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This item originally appeared in the April 29, 2004 issue of The Tech Talk.


Staff Writer

Multitasking while driving is considered a safety hazard for the individuals involved and those around them.

The argument that it slows down reaction time has been the foundation of a proposed legislation to outlaw the use of cell phones while operating a motor vehicle.

Based on this assumption, Andy Davis, a senior health and information sciences major, is conducting a project for his HES 520 motor learning class in order to determine the validity of the argument.

Davis said the endeavor would focus on the response time of people with one hand covering their ear.

"Basically, we are trying to see if the reaction time is slowed down when holding your hand to your dominant ear," Davis said. "This [simulates] talking on the cell phone while driving."

Dr. Charles Cicciarella, an assistant professor of human movement, teaches the class and said the project is a program done as part of the requirements for the class.

He said the research will be enlightening and useful especially with speculations of the new legislation.

"I think [the project] suggests the belief that holding an object in your hand, such as a cell phone, while driving might be unsafe and dangerous," Cicciarella said.

"Maybe [the idea] is supported by conducting the project."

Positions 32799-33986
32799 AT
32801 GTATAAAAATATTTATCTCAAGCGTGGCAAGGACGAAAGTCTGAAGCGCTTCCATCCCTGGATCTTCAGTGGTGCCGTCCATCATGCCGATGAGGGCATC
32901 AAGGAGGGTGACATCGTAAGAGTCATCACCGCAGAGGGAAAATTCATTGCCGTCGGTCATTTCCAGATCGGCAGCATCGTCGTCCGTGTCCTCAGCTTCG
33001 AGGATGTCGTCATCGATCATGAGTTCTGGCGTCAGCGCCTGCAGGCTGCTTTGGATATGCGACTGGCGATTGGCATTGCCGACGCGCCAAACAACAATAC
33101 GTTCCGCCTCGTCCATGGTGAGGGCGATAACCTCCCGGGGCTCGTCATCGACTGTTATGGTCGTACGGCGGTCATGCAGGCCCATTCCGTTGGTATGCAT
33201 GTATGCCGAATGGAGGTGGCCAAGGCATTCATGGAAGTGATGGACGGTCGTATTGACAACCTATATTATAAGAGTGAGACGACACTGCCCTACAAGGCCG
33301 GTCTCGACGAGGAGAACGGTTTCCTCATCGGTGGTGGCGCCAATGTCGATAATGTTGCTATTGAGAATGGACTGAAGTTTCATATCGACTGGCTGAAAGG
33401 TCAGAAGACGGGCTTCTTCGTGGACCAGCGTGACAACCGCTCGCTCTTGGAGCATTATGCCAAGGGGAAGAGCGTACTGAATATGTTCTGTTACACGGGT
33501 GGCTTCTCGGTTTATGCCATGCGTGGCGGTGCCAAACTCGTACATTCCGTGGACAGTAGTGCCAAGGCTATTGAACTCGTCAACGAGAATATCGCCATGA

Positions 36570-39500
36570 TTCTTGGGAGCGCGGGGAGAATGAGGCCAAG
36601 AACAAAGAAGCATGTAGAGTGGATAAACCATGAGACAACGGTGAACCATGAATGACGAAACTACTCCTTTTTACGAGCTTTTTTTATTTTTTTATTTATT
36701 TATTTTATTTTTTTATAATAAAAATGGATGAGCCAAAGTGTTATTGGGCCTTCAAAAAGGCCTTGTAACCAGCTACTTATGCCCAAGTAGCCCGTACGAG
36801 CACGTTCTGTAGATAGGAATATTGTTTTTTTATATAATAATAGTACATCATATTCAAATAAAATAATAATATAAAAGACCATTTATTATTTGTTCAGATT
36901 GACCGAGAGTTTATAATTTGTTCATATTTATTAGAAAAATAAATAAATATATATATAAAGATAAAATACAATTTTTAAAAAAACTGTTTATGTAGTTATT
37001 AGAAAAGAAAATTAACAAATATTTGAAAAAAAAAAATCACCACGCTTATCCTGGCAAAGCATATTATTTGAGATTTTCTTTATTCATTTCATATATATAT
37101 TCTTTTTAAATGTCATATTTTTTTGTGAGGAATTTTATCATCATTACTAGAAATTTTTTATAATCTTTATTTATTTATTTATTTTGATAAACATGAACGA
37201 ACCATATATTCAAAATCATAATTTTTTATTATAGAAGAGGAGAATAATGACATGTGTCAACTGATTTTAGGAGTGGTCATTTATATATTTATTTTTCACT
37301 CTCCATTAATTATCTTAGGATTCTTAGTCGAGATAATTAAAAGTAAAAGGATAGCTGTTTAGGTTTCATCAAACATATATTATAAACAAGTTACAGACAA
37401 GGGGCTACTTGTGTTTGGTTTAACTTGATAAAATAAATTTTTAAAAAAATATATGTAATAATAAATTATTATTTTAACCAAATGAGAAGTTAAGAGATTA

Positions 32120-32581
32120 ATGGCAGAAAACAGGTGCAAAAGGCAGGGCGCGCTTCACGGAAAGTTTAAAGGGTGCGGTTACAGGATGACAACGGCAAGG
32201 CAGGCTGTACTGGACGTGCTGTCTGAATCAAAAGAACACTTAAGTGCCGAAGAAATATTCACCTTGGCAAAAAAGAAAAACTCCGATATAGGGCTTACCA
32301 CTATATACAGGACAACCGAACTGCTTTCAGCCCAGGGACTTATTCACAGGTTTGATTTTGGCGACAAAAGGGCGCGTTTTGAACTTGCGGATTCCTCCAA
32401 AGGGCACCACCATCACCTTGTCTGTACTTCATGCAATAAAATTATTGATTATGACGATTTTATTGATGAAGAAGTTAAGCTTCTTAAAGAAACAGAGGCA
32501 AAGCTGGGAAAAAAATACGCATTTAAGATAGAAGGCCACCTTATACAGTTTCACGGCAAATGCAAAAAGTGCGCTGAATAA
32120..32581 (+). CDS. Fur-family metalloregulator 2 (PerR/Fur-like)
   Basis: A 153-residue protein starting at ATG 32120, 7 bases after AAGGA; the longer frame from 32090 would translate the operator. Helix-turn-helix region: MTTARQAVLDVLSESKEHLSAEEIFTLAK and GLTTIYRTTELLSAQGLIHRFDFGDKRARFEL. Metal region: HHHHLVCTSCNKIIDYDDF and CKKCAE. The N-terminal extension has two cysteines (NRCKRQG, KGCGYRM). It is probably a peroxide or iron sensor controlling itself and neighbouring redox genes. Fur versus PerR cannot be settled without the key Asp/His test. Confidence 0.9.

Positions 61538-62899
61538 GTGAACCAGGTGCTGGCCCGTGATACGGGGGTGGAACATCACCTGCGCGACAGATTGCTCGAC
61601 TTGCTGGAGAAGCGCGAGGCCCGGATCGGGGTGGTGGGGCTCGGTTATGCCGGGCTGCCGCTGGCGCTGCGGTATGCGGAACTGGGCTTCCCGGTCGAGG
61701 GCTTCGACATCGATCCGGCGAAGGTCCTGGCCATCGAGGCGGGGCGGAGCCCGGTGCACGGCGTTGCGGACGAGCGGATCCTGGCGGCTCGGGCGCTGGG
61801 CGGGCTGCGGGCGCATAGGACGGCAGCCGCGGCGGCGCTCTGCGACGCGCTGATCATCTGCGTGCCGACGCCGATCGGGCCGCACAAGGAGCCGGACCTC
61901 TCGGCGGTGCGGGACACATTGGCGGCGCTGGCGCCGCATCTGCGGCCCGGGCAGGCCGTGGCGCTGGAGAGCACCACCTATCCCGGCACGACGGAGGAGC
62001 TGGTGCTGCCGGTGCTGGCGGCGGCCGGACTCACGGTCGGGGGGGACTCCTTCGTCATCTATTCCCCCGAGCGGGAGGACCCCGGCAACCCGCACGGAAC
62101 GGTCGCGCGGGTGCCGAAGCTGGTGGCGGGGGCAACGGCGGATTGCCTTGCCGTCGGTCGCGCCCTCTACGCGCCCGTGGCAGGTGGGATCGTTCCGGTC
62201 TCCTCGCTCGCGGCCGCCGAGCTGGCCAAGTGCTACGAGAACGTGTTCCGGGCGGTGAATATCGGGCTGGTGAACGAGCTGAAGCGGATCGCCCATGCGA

Dr. James Heimdal, head of the department of health and exercise sciences, praised the project.

He also added that the research gives credence to the department's vision of providing practical knowledge to support the scientific facts learned in classrooms.

"This is yet another example of how [we] utilize the laboratory experiment to reinforce a scientific knowledge and theory provided in a classroom," Heimdal said.

"We attempt to make science real, practical and meaningful to reinforce the classroom setting for our students."

Davis said he has researched with 15 people, but the study has not reached its conclusion yet.

However, he said the results obtained from the ongoing research have been positive and supportive of the thesis.

"I guess if there is a difference in reaction, for now, it is slower when you have one hand over one ear," Davis said.

He said he is pleased with the research and the level of significance which he describes as "pretty good."

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